Climate policy and savage cuts in MYEFO - Sky AM Agenda

E&OE TRANSCRIPT

TV INTERVIEW

SKY AM AGENDA

MONDAY, 14 DECEMBER 2015

SUBJECT/S: Paris climate conference; savage cuts ahead in MYEFO; John Bannon.

DAVID LIPSON: Joining me now, Shadow Assistant Treasurer Andrew Leigh. Thank you very much for your time. 

ANDREW LEIGH, SHADOW ASSISTANT TRASURER: Pleasure, David.

LIPSON: Was the deal in Paris a good one?

LEIGH: I think it is. I think it sets that target of 1.5 degrees which we know is absolutely vital to keeping the Great Barrier Reef.

LIPSON: Well 2 degrees, but an ambition, I suppose, of one and a half.

LEIGH: Yes that's right. Certainly though it leaves Australia out from the pack with the rest. We know Australia's targets are now well in excess of what other countries have. We're failing to demonstrate the level of ambition that Britain, the United States, and now Canada - with their change of government - are showing. We're going to have the highest emissions per head amongst developed countries, and that really is going to challenge Australia's ability to make the change in a way that is economically responsible. We know that if we put off the task of dealing with dangerous climate change, it will hurt the economy more and it will hurt the environment more.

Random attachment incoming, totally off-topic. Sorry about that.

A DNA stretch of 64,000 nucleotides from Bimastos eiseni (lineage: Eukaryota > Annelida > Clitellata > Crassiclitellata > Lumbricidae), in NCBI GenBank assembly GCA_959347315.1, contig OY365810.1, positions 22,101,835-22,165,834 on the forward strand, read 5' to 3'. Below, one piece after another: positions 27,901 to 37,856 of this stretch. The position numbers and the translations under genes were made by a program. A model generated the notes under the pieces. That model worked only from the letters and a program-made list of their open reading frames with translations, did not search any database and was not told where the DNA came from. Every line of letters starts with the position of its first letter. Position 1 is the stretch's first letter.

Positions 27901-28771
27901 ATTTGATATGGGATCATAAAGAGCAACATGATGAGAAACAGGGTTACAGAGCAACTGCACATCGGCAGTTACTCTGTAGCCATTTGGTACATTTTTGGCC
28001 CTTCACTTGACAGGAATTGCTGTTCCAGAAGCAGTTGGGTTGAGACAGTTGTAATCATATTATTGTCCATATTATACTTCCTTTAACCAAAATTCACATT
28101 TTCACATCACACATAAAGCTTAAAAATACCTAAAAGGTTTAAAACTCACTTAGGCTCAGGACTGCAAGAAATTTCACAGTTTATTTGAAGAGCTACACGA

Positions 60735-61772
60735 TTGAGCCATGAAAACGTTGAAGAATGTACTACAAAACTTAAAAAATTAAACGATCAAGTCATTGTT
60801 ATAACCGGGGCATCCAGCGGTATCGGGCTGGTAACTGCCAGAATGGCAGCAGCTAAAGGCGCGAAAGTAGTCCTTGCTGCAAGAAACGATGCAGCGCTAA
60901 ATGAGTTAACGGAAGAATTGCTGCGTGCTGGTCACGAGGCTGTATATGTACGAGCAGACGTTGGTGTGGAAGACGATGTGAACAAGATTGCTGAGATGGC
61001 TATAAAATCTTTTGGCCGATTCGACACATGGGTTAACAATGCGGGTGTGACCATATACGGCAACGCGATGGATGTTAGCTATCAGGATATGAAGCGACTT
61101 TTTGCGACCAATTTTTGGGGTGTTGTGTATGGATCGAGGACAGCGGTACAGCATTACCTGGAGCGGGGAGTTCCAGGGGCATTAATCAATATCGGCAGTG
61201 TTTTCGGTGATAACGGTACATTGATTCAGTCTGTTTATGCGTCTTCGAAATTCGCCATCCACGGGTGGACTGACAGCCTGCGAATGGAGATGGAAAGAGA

LIPSON: Julie Bishop says the deal allows more flexibility for us to do more: does Labor care which way we achieve our targets? Does it matter as long as it's being done at a low cost?